By Sheyanne Romero
farmersville – 21st century learning has been the model in which high schools across California have integrated into their curricula. Students who graduate will not only have a diploma but a real life skill. In the fall of this year, Farmersville High School (FHS) will roll out four new skill academies.
For the last two years, principal Lisa Whitworth, assistant principal Manuel Mendez and learning director Rachel Chapman have been on the forefront of researching and implementing applicable skill academies at FHS. After collaborating with students and staff, the Aztecs have chosen “FHS IGNITE: Your Career, Your Future, Your Academy” as the launch motto for these additions to the academic program.
“We are ultimately excited for this. We have crafted a curriculum that will shape the students in a meaningful way,” said Chapman.
The four new 21st Century Skills Academies will be for incoming freshmen at the start of the 2016-2017 academic year. The students will join cohorts, which they will be part of throughout their high school career. Incoming freshmen can select to participate in law, justice and protective services; agriscience; digital media and communications; or the residential and commercial building trades academy. According to Whitworth, staff strategically selected these programs based on staffing and student interest.
Agriscience, digital media and communications, and residential and commercial building trades were natural academies due to preexisting programs on campus. FHS currently has a strong ag program and many can see the well kept sheep roaming near campus. Additionally, Whitworth shared that both students and staff recognized the importance of agriculture to Tulare County.
FHS has a strong digital media and communication classes. Whitworth shared that through their digital media classes, students have won awards at the annual Slickrock Film Festival. Slickrock brings students throughout Central California together to compete with middle and high school students in Fresno, Kern, Kings, Madera, Mariposa, Merced and Tulare counties. “Our kids are already performing at high levels. We felt we had the strength to launch that academy,” said Whitworth.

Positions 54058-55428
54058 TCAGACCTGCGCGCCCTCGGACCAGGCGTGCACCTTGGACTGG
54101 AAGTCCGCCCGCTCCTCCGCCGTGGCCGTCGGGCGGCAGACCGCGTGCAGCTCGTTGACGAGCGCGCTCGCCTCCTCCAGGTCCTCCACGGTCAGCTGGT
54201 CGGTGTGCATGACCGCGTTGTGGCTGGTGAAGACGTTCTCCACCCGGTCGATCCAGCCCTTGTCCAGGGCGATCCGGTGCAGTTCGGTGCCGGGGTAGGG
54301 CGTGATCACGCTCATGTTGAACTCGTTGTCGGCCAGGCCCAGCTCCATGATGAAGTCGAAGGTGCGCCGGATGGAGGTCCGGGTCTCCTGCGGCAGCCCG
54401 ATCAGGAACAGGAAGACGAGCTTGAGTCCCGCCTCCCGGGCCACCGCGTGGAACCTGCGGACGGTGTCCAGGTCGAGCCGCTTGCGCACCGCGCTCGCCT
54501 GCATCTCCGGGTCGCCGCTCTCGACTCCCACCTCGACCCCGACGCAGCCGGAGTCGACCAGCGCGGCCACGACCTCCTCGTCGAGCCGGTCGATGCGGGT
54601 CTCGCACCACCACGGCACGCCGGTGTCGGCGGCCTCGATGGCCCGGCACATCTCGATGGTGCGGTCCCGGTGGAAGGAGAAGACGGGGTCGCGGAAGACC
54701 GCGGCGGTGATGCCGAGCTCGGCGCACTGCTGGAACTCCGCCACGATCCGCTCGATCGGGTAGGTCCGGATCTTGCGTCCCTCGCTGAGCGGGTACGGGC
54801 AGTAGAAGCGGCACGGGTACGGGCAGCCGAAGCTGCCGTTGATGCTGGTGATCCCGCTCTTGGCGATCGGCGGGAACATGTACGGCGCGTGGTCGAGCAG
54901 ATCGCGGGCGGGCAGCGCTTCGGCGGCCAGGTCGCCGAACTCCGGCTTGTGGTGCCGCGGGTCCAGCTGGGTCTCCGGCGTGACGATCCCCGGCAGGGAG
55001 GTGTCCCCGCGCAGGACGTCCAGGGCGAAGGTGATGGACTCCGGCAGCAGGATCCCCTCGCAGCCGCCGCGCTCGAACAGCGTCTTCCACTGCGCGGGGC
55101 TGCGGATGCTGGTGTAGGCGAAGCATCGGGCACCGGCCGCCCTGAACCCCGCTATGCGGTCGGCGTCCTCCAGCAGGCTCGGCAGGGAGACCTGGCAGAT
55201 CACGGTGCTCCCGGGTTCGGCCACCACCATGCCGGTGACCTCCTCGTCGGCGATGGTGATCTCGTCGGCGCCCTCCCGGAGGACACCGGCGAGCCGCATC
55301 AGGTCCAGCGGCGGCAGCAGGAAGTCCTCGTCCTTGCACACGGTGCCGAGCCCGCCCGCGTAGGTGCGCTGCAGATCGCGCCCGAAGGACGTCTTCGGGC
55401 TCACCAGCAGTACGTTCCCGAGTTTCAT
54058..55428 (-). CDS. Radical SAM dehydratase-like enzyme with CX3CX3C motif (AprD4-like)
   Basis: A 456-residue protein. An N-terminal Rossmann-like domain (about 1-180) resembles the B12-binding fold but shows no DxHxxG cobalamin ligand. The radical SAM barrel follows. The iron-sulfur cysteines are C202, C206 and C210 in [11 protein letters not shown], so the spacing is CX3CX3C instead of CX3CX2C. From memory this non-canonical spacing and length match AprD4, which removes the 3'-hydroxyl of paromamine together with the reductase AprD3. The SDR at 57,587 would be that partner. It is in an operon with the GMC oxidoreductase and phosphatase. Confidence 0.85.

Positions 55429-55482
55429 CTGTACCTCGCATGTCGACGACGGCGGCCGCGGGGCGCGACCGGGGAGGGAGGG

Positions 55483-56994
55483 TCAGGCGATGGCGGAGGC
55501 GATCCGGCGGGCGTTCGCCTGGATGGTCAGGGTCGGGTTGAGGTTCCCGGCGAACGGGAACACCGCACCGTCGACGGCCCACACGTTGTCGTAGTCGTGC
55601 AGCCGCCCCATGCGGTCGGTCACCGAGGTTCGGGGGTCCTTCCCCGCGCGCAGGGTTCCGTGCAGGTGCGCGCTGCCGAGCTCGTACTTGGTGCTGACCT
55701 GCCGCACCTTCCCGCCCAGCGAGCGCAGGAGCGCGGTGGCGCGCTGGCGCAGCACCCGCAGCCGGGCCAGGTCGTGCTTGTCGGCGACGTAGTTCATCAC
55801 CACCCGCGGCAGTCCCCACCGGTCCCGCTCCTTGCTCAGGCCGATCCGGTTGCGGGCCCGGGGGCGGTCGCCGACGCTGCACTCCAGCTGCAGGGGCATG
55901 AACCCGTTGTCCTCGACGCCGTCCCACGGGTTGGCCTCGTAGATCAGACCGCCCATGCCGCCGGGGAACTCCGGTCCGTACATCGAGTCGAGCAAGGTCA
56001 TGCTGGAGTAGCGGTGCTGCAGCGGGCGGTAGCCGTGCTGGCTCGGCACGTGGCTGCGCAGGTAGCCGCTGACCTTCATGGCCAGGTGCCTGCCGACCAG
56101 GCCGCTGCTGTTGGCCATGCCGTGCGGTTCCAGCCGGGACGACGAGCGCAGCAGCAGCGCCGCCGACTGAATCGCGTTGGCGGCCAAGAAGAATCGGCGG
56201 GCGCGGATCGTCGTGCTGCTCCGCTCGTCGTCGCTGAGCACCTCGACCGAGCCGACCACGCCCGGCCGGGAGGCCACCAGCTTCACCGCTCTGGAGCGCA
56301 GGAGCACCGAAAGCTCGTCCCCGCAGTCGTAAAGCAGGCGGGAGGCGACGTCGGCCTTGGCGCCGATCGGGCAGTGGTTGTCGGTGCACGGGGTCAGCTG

The high school’s building and construction class is “an elective on steroids,” laughed Whitworth. Students who take the class have the opportunity to join the Carpenter’s Union and are ready for the work force upon graduation. Naturally, FHS felt that with the current staff in place, students who selected the residential and commercial building trades academy would have the opportunity to be leaders in their industry. Whitworth remarked, “We have access to carpenters, and the students who go through this academy will immediately be ready for the work force.”
When staff began surveying student interested, law, justice and protective services was by far the most requested academy. With such strong partnerships between the City’s fire and police, FHS began to reach out for additional community support in order to make this academy a reality. According to Whitworth, “This academy is 100% student and community driven.” In addition to local law enforcement, FHS is planning to partner with the Tulare County District Attorney’s Office. Currently, FHS is working closely with two schools in Tulare County have this type of academy, Porterville and Dinuba.
On April 15 FHS will break ground on its new vocational education building, which is expected be complete in December. “You need a dedicated space to provide quality programs,” said Chapman. The vocational ed building will house both the agriscience academy as well as the residential and commercial building trades. The new work space will allow students access to learn welding and electrician skills.
The academies are made possible through the California Career Incentive Grant and the active involvement of local businesses and community leaders. Each academy is designed to provide participants with the rigorous academic and workplace skills and experiences necessary for successful entry into college and/or a career field. Whitworth, Chapman and Mendez shared that although rolling out four new academies has been a huge undertaking, staff can’t wait to turn their vision into a reality.
For more information contact Lisa Whitworth, principal, Farmersville High School at 594-4567.